(Anzio) Latium, Italy.
A site, ca.
52 km S of Rome, inhabited long before it became a
Volscian city in the 5th c. B.C. The archaic cremation
and inhumation burials from the 8th and 7th c. B.C. are
closely related to those in the Alban Hills and at Rome.
One of the most important Volscian cities, it participated
in the struggle against Rome until 467 B.C. when it became the site of one of the priscae coloniae Latinae.
An uprising against Rome in 338 B.C., after the battle
at the river Astura, was suppressed. The port, the Caenon,
was occupied, the fleet destroyed, and the rostra were
set up as a triumph in the Roman forum. In the same
year a Roman colony was founded at Antium governed
by magistrates sent from Rome. Not until 317 did the
city obtain its own magistrates. A new colony formed
of veterans of the praetorian guard was created under
Nero, who also gave new importance to the harbor.
The barbarian invasions of the 5th and 6th c. A.D.,
as well as the later Saracen invasions, led to the abandonment of the city, which was not repopulated until the
The ancient city had a perimeter of ca. 3900 m, enclosed by fortifications consisting of earthworks with
a supporting wall of tufa blocks dated on stratigraphic
evidence to the 5th or 4th c. B.C. There must have been
at least three gates, one toward Rome where the Via
Anziatina together with the Via Severiana entered the
city. The course of the latter outside the city remains
unchanged today. A second gate must have been situated to the S toward the sea on an axis with the first.
A third gate must have given egress to the Via Anziatina,
which led to Astura. For defensive reasons the port
remained outside the fortified area.
The location of the older harbor, the Caenon (Liv.
; Dion. Hal. 9.56) is not known. Nero built the
Roman harbor (Suet. Ner
. 9) with two piers built out
on two small promontories. The W pier, of which there
are scarce remains, was ca. 850 m long. The S pier was
ca. 700 m long with the beacon at the end of it. Part of
this shorter pier was reused in building the harbor of
Innocent XII. The entrance to the harbor, 68 m long,
opened toward SE. There are remains of storehouses
near the W pier.
Remains of a building with a semicircular front and
straight sides, perhaps a circus, lie between the Villa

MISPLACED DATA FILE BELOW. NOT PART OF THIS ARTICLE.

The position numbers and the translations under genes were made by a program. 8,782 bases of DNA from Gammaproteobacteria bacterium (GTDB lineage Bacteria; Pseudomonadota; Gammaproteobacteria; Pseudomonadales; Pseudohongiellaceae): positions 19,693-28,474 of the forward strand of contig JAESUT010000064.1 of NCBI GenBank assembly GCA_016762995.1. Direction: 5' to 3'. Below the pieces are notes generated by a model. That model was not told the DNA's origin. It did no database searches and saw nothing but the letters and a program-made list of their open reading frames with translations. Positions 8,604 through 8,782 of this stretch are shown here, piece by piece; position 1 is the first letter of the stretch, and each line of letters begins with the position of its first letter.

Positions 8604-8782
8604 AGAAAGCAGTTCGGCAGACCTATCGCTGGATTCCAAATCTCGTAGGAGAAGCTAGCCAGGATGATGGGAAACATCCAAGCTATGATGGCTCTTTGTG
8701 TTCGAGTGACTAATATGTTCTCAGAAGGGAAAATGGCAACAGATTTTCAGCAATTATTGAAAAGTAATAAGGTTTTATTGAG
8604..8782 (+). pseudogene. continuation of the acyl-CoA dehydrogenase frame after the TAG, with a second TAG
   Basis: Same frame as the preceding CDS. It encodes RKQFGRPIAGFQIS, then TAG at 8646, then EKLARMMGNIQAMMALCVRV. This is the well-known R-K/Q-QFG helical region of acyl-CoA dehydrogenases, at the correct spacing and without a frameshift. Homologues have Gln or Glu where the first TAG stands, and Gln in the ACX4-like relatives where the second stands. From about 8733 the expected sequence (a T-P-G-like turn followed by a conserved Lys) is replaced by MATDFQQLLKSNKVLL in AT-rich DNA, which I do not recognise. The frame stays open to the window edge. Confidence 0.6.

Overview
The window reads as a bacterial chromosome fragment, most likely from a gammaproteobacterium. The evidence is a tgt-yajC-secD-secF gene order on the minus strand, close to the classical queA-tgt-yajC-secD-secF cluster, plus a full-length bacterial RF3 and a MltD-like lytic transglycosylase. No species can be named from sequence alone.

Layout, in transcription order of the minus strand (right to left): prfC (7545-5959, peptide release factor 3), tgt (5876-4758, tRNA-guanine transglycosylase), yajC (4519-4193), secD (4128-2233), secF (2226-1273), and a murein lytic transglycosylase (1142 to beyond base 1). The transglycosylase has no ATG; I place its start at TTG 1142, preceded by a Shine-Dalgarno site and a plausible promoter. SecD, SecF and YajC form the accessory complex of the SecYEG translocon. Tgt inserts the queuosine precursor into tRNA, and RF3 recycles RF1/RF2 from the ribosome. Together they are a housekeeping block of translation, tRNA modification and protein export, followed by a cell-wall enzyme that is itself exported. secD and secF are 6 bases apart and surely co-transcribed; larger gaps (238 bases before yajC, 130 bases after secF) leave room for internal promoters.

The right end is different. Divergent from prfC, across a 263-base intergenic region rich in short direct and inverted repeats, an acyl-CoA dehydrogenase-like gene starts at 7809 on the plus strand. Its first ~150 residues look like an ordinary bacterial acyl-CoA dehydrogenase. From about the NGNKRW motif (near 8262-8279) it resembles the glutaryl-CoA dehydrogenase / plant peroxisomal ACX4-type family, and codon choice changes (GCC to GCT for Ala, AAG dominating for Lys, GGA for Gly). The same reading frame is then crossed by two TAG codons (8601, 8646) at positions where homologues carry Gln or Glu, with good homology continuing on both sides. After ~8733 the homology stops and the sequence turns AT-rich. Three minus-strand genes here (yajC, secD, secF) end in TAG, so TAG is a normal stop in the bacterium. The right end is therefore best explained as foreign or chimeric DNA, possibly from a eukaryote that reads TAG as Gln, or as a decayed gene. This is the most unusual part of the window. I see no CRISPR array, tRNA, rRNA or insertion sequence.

Corsini and the route of the Via Anziatina towards
Rome. The Villa Spingarelli, in the area called Le Vignacce, is built on the remains of a Roman villa constructed on terraces descending toward the sea. Of the ancient theater, found in the city proper, the cavea has
a diameter of 30 m and there is a long colonnade behind the scena. It is constructed in opus mixtum and
is dated to the second half of the 1st c. A.D. An aqueduct
of the 2d c. A.D. built of brick brought water into the
city from a spring ca. 4 km to the W. On the coast,
beyond the W pier are the remains of an imperial villa
mainly dating between the reigns of Nero and Hadrian.
It faced the sea with terraces, cryptoportici, and an exedra surrounded by a colonnade. Of the villa's theater,
built on an artificial terrace, there are no remains. Almost all the emperors of the 1st c. A.D. and Septimius
Severus lived here.
Ruins no longer visible are known to us from the works
of G. R. Volpi. Thus we know how the Temple of Fortuna looked although we do not know its location. The
shore in front of the harbor was occupied by a series
of buildings, probably horrea with windows and arched
doors. The Temple of Aesculapius mentioned by Livy
) and by Ovid (Met
. 15.718) must have been
located in the same area, near the harbor.
L. Bayard, “Elpénor à Antium?,” MélRome
40 (1923) 115-22; G. Lugli, “Saggio sulla topografia della antica Antium,” RivIstArch
153-88; id., “Le fortificazioni delle antiche città italiche,” RendLinc
2 (1947) 294-307; P. Barocelli, “Sepolcreto preromano di Anzio,” BPI
5-6 (1941-52) 231; L. Morpurgo, “Sepolcreto sotterraneo pagano,” NSc
105-26; cf. also AttiPontAcc
22 (1946-47) 155-66; R. De
Coster, “La Fortuna d'Antium,” AntCl
19 (1950) 65-80; M. L. Scevola, RendIstLomb
93 (1959) 417-36; 94
(1960) 221-60: 100 (1966) 205-43; L. R. Taylor, “The
voting districts of the Roman republic,” PAAR
319-23; A. La Regina, EAA
6 (1965) s.v. Porto d'Anzio,
with bibl. on ancient art objects found at Antium; P. G.
Gierow, The Iron Age Culture of Latium
, I (1966) passim; G. Schmiedt, Atlante Aerofotografico
, II (1970) pls. 22, 133.
A. LA REGINA